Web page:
Afbeelding
16 jul 18
16 jul 18
Blog: Standing on our own feet

As President Trump is visiting Europe, leaving a trail of political destruction, burnt bridges and perplexed Europeans, I am on my way to Washington DC with a delegation of the European Parliament for a transatlantic dialogue.

Transatlantic relations are deep and resilient, but it is clear that the nature of the bond between Europe and the US is changing rapidly and profoundly. The change set in well before the Trump presidency, but as Trump is dismantling the half century old system of multilateralism, international law and traditional alliances, we can no longer deny that the world order is changing at breathtaking speed.

Europe, grateful and indebted for the support of the Americans during the darkest moments of our continent, accepted and expected the United States to assume world leadership, and protect us and represent our interests at the same time.

But it is clear that world no longer exists. As the world order changes, Europe has to adapt to the new reality. The best response to Trump’s “America first” is a strong and self-confident European Union that speaks with a single voice and puts the interest of its own citizens first.

In today’s world Europe has to sail its own course, determine its own strategy. Trying to react to every unpredictable whim of Donald Trump is mission impossible, and distracting us from pursuing our own goals. Huffing and puffing in indignation over his irrational behaviour is a waste of time. The world will not go back to normal. This IS the new normal.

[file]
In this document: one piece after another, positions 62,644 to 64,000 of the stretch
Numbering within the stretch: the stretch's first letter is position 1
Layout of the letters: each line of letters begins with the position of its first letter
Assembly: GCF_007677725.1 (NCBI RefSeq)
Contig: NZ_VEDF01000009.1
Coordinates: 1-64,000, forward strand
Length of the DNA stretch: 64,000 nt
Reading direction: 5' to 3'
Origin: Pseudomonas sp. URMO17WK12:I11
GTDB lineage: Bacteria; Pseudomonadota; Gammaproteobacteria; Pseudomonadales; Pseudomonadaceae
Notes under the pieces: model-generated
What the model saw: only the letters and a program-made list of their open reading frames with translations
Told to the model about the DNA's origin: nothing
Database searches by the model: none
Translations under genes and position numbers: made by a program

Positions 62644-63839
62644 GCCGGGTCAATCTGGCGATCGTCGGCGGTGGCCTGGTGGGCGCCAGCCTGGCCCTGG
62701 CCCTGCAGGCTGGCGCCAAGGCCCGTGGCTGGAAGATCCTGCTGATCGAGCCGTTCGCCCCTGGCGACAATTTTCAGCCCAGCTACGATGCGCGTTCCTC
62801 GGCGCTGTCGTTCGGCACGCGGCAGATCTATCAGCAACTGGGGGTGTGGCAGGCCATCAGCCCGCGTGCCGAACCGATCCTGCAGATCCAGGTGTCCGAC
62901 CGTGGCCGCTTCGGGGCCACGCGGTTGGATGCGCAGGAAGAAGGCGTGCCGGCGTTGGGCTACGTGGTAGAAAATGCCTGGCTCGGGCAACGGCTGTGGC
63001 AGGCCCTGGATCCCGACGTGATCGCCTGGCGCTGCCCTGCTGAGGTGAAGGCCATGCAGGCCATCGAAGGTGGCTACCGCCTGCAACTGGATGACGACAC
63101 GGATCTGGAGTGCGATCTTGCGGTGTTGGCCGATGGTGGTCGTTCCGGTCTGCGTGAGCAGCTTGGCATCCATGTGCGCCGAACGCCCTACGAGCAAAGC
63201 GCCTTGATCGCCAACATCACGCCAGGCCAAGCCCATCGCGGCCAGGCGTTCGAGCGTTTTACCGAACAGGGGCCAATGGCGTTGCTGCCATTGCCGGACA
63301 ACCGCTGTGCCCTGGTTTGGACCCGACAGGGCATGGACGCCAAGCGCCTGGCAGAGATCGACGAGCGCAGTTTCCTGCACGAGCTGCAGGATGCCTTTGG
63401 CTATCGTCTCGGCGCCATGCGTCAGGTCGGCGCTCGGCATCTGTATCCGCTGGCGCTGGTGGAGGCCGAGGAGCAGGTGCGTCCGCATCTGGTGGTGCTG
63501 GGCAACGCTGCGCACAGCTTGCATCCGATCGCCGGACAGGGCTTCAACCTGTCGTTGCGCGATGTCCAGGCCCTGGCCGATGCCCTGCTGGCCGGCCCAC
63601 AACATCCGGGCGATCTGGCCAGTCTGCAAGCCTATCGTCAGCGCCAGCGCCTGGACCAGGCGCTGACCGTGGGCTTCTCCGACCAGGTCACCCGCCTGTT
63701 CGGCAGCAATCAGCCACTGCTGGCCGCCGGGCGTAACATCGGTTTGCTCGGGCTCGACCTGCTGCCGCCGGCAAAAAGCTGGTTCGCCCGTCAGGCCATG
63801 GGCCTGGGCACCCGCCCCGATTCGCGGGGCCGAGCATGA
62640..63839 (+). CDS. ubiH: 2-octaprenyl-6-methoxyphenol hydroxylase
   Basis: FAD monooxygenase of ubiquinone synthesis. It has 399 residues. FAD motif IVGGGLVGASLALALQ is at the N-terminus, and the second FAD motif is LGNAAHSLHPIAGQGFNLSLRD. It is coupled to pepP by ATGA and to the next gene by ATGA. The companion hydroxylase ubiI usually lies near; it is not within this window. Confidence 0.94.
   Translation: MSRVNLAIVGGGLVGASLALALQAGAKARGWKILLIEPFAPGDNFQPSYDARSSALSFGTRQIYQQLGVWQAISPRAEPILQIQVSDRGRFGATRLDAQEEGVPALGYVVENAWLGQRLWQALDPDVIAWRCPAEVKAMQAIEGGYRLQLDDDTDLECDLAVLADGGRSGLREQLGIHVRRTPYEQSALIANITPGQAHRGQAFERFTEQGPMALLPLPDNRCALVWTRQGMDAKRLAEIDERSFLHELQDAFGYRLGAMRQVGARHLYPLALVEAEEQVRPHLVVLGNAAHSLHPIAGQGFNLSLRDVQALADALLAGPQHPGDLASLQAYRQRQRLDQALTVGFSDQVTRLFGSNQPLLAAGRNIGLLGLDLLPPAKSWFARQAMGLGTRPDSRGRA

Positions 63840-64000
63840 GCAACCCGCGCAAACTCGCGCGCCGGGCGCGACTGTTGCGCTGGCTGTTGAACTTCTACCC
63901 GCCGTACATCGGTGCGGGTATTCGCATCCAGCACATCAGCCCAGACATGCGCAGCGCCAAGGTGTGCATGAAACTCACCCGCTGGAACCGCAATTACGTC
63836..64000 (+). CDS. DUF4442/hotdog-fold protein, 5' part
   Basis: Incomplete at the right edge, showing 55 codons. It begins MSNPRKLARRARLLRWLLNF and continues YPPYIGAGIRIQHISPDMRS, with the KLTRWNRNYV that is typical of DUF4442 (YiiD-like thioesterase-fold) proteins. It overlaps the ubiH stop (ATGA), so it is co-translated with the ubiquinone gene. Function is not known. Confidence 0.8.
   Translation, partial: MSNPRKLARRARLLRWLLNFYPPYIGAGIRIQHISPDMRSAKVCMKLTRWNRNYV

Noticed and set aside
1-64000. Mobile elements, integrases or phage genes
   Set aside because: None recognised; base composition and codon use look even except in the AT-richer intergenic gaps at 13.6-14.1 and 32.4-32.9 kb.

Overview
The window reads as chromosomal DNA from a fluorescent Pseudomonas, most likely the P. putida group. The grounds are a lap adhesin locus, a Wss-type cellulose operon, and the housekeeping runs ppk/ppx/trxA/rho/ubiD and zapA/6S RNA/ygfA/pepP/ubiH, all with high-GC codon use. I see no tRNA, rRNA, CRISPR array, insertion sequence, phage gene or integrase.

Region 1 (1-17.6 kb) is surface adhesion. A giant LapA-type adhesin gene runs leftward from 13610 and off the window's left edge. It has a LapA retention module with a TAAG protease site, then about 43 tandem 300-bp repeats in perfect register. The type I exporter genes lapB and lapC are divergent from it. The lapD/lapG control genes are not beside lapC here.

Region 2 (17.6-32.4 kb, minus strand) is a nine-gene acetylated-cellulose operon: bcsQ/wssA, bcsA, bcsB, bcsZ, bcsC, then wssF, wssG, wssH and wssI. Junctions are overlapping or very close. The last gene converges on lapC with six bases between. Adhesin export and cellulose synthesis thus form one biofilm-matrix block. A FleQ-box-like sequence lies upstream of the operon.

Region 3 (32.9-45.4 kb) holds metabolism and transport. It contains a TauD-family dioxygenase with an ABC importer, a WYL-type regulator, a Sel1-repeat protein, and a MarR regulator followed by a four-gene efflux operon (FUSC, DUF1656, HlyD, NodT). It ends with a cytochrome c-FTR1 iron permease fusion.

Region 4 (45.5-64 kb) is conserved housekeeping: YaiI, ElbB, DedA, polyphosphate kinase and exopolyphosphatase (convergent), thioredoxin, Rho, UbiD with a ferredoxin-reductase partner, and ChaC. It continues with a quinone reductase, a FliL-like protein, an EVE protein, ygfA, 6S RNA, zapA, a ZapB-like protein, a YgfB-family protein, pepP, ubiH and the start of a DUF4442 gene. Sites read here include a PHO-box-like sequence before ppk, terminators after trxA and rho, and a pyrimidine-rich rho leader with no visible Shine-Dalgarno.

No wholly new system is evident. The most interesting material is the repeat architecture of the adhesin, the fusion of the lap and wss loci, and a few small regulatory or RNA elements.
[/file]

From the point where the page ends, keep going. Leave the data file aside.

We should not expect the US under Trump to defend our values and our way of life. We have to do that ourselves, and stand on our own two feet.

This week the European Parliament delegation has a dense programme of meetings on security and data protection issues. In the last two decades or so, transatlantic policies have been rather unilaterally defined by the US. Europe tends to be timid and submissive when negotiating data sharing arrangements with the United States. Many of those arrangements are not in line with European laws and standards. For example Safe Harbour and its successor Privacy Shield, the transfer of passenger and bank data (PNR and SWIFT), or the US overreach with the US CLOUD act and FATCA, allowing the US to directly access personal data stored in Europe. Many of those agreements rely not on legal acts, but on mere administrative commitments of the US, such as “Presidential Policy Directives”. If those commitments were already too weak under President Obama, under President Trump they are not worth a whole lot.

Europe has just adopted the GDPR, the best data privacy law in the world. We can be proud of that. We have to defend and uphold those standards in all transatlantic agreements, and indeed agreements with other parts of the world.

A united Europe can be assertive and self-confident on the world stage, and stand up for the interests of our European citizens in today’s world.

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